By Gary Sernovitz
July 30, 2018
|In New Orleans, charter schools, like businesses, are compelled to|
succeed by competition and choice. But they’re hampered by a
market system that, in key areas, is only half-built.
A year ago, I volunteered to serve on the board of a charter elementary school in New Orleans, where I live. Two months ago, in a cafeteria crowded with whiplashed parents, I tried to give some comfort by explaining why, three days before the school year ended, the school had announced that it wouldn’t be open this fall. I apologized. I described the scrambling to try to solve a six-hundred-thousand-dollar budget shortfall. I apologized again.
But what I didn’t explain was that the fate of Cypress Academy, a unique closure in a unique, charter-dominated school district, was not just about one school. It was about how startups fail, and about what happens when a school system is redesigned around the engines of the free market—autonomy, competition, and customer choice.
Frankly, I didn’t understand this until later. Which is good, because the parents didn’t want to hear market theory. They just wanted their children to get a good public education.
In New Orleans, alone among large urban districts, almost all schools are now charter schools. This is the result of perhaps the most ambitious school-reform effort in the country’s history. In 2004, the year before Katrina, only fifty-four per cent of New Orleans high-school students graduated. After Katrina, the state of Louisiana took over almost all of the city’s schools and began turning them over to independent groups—either single-school charters, like Cypress, or largely local charter-management organizations, or C.M.O.s.
This month, after thirteen years, the Orleans Parish School Board assumed control as the regulatory body over all the public schools in the city, reunifying the district and stirring intense reflection—locally and nationally—on the effects, so far, of ceding the city to a charter system.
That system, in which eighty-three per cent of students are economically disadvantaged, still has a long way to go. Forty per cent of the city’s schools are ranked “D” or “F” by state standards, and New Orleanians are no rookies at the national pastime of school segregation: the C.M.O.s serve mainly poor black students, while independent, “community” charters serve racially mixed populations.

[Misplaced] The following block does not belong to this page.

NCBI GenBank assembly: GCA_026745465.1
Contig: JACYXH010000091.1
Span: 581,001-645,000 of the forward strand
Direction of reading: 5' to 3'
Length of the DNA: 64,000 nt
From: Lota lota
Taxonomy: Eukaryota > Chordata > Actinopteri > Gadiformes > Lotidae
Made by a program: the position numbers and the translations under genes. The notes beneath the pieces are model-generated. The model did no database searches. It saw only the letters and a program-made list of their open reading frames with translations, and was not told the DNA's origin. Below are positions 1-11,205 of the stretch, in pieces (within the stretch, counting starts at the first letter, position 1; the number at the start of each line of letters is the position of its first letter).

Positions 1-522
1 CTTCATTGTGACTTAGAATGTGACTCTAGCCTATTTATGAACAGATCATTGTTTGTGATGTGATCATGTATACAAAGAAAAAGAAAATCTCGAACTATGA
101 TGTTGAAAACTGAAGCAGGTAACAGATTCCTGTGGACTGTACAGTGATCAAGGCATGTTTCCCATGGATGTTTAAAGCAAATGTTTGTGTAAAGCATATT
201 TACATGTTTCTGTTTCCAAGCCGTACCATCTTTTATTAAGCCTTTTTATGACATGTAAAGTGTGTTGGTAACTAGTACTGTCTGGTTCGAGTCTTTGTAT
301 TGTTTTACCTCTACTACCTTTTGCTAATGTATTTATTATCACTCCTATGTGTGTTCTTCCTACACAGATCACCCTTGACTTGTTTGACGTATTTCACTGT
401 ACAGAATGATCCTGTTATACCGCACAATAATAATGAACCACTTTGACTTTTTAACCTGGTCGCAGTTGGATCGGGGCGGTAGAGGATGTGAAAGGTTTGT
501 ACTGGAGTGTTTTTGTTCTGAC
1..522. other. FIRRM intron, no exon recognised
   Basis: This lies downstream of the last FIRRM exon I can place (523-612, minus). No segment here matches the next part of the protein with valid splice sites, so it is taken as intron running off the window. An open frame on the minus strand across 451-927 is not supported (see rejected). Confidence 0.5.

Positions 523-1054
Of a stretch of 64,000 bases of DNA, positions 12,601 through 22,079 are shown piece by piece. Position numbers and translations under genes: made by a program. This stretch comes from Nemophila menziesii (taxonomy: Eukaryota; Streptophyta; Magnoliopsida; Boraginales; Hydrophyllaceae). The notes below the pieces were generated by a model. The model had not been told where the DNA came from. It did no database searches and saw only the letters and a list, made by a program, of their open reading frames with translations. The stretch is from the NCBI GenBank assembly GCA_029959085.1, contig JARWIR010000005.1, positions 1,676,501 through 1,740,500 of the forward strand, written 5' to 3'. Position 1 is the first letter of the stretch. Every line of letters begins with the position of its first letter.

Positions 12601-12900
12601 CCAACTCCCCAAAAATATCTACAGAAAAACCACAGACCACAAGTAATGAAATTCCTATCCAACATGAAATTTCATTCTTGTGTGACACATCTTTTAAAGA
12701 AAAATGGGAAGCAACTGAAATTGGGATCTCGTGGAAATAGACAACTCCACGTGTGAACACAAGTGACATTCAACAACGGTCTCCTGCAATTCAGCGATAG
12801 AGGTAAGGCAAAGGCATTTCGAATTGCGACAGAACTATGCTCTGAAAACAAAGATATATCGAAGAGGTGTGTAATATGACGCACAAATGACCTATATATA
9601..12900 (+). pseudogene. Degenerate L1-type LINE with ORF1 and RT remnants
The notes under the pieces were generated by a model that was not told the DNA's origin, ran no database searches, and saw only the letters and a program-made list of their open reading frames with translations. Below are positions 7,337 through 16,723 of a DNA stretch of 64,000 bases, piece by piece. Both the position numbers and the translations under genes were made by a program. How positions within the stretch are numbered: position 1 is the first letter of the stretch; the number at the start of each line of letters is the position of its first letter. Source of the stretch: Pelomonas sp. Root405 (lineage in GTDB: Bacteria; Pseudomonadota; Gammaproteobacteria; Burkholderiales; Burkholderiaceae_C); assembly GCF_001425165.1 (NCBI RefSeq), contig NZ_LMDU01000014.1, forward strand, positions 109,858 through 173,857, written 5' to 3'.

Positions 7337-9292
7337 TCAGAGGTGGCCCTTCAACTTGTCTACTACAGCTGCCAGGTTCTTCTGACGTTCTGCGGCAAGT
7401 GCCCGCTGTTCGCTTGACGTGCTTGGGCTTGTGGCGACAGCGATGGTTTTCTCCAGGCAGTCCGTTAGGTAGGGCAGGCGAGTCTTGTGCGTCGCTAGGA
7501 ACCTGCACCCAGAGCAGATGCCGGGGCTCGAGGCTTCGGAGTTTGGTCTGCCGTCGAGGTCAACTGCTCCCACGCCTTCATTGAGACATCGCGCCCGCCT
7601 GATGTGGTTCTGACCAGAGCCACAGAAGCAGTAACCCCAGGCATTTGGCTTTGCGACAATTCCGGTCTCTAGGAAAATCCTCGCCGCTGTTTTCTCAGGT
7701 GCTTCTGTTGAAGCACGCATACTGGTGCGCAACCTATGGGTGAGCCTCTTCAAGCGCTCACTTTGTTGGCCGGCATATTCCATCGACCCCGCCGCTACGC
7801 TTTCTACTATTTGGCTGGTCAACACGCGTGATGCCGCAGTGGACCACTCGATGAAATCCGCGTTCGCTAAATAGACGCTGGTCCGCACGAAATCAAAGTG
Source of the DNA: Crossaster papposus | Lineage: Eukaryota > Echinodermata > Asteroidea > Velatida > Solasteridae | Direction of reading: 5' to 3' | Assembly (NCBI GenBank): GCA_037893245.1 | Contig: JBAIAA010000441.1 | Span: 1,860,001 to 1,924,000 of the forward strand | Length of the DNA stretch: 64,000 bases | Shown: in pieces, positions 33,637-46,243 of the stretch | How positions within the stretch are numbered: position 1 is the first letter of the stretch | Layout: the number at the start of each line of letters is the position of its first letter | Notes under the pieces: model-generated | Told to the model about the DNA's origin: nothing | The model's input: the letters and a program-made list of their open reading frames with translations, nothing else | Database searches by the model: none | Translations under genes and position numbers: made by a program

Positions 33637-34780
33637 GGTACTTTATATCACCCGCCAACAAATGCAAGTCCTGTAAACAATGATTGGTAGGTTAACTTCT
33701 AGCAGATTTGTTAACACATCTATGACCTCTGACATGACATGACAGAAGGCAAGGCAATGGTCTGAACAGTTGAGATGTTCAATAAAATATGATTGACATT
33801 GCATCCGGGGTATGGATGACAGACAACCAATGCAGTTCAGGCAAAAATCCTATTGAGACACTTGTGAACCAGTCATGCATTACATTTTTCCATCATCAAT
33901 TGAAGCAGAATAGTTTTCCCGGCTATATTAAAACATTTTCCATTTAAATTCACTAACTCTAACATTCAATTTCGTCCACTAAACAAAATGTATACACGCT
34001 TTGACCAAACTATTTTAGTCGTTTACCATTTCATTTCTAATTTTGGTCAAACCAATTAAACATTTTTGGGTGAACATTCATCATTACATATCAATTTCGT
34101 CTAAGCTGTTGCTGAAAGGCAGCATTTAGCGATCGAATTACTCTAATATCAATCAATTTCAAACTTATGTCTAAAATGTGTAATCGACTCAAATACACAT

But, in the years since Katrina, the rates of high-school graduation, college attendance, and college persistence have increased by a range of ten to sixty-seven per cent. That’s confirmed in a recent study by Matthew Larsen, a professor at Lafayette College, and Doug Harris, an education researcher and economist at Tulane who, in the past, has been wary of “teach-to-the-test” results and the notion that “scores equal learning.”
New Orleans achieved all this without two of the features most detested by charter critics: there are no for-profit charter schools in the city, and the charter system doesn’t drain money from the “regular” school system. In New Orleans, there is no other system.
Sitting on a charter-school board, I could observe that system firsthand. I joined the board of Cypress because Bob Berk, the founder of the school and a childhood acquaintance, convinced me that volunteering in elementary education was the most direct way to help children in a state that’s hard on them. (Save the Children recently ranked Louisiana the worst state for children, for the second year in a row.)
And, I admired the school’s philosophy, which stressed diversity, a “whole child” education, and a commitment to teaching all types of learners, from gifted to special-needs, in one classroom.
In New Orleans, parents rank schools through a common application, so Cypress treated every challenge—teacher turnover, disappointing enrollment—as an existential threat that demanded a creative response. By the end of the school’s third year, there was high demand from parents for the coming term. But that success came with a rot in the woodwork: the school couldn’t afford to deliver the education that was capturing parent interest.
For four months, the board pursued initiatives familiar to any cash-burning startup: potential mergers, cost cutting, revenue fixes (in this case, money from the school board), and capital raising. There was too much hope, in hindsight, and too few hard decisions. No solution came.